Upstart Canvas, which was launched in 2008, has been growing globally. It’s only been available in Canada in recent years but has rapidly made inroads and is now being used by eight percent of Canadian higher-ed institutions. A number of big schools have recently signed on, including the University of British Columbia in 2017 and the University of Toronto in 2018, along with U of S this past year.

The open-source community

On September 1, 2020, York University relaunched its Moodle-based LMS with a new name: uClass. The system is now hosted on 20 cloud-based, high-performance servers, up from 12, and programmers at York have added new functions. The upgrade works seamlessly with communications platform Zoom and York’s artificial-intelligence-based virtual assistant, SAVY. It allows for plug-ins that permit mathematical formulas, and overall better supports the ideas of instructional design.

“When you have an open-source LMS, you do what you want with it,” says Donald Ipperciel, York’s chief information officer. York has a three-person team that codes for Moodle, one of whom Dr. Ipperciel calls his “secret weapon” and “the best Moodle expert in Canada.” The team takes individual requests from instructors at York and will customize the look of a course and add new features.

One of the appeals of open-source systems like Moodle is that they come with their own community of worldwide users, says U de Sherbrooke’s Mr. Couture. MoodleMoot conferences encourage collaboration; the last Canadian event was held at York in February 2018 and Barcelona virtually hosted the most recent global edition this past November.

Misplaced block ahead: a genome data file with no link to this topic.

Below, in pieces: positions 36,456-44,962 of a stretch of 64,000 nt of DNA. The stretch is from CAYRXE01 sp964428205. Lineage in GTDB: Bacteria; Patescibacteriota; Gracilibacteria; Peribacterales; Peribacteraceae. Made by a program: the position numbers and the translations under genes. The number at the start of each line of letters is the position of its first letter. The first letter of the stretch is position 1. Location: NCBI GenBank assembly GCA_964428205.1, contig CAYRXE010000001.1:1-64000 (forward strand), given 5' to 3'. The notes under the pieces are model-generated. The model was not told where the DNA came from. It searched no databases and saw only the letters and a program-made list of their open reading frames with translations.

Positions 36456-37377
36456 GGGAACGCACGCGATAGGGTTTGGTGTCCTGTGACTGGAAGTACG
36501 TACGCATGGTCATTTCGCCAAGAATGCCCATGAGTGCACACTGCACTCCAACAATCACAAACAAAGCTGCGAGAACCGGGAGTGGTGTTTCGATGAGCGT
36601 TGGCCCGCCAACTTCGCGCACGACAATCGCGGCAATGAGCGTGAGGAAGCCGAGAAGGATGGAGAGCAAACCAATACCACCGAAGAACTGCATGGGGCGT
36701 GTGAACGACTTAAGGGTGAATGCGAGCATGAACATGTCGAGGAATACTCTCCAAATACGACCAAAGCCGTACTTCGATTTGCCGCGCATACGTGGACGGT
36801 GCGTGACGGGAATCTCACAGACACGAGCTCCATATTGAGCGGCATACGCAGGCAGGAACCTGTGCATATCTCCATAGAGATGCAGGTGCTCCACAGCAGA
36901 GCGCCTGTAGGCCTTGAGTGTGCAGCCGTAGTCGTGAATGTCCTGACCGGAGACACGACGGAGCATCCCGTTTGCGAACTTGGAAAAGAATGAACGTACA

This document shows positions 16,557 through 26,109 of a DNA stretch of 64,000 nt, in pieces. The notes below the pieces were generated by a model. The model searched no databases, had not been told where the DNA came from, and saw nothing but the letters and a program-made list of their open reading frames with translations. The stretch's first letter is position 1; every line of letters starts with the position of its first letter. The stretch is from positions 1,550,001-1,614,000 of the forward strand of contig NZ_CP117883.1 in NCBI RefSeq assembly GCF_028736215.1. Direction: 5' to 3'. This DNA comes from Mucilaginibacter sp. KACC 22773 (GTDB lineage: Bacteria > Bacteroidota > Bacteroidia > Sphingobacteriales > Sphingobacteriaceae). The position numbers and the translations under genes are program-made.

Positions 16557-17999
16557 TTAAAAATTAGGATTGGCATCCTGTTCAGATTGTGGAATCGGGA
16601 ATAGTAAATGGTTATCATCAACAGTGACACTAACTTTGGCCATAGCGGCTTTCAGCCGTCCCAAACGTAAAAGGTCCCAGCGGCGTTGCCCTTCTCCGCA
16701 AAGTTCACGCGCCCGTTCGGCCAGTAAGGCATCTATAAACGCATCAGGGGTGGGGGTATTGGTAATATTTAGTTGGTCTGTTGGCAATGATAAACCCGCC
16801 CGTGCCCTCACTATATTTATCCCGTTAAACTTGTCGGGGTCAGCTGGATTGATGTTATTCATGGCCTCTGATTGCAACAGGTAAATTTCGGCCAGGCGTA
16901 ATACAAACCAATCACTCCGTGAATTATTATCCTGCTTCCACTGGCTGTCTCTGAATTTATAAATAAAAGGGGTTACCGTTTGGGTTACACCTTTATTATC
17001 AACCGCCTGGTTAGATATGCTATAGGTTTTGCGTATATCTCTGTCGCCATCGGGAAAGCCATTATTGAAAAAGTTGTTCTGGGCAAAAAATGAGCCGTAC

Community has been a big help to Brock University, which is one of the few Canadian schools using the open-source LMS Sakai, a system that dates back to 2005 and is distributed for free by the Apereo Foundation out of the U.S. Last spring, Brock started having a problem with its online tests and quizzes using calculated questions, a function that generates unique questions for individual students, subbing in different numerical values. Sakai was getting stuck in a loop and taking a long time with these tests.

Through the foundation’s online community, Matt Clare, associate director of technology-enabled learning at Brock, found out that New York University had the same problem and had created a patch. Brock uses a third-party contract provider to host and do tech support on Sakai, so Mr. Clare had them adapt the patch and the problem was quickly solved. “The great thing about Sakai is we can get this insight from others around challenges and solutions,” he says.

“The sticker price looks like it’s free. But you need to measure the cost, external and internal, the time your faculty and staff have to spend on it.”

Mr. Clare admits that if Brock had a commercial service, the school would just call the company and demand a fix. “I understand why universities do it,” says Dr. Ipperciel of going with a proprietary LMS. “It’s less headache. Also, it’s probably more robust when you think about system resiliency. They don’t have to worry about upgrading their system; it’s in the cloud, someone takes care of that.”

While Brock’s LMS is cloud-hosted – many schools are moving in this direction and no longer run their own servers for many IT functions – it still only has so much capacity in its contract. As a result, Brock drew up a timetable for spring exams to limit the number of online tests happening at once.

Those who pay for-profit LMS vendors to host and run their services often get the promise of all the capacity they need, zero downtime and minimal hassle. This was Carleton’s argument for moving away from Moodle and becoming a client of D2L. “It comes down to efficiencies and asking ourselves, what is our core business?” says Dr. Hornsby.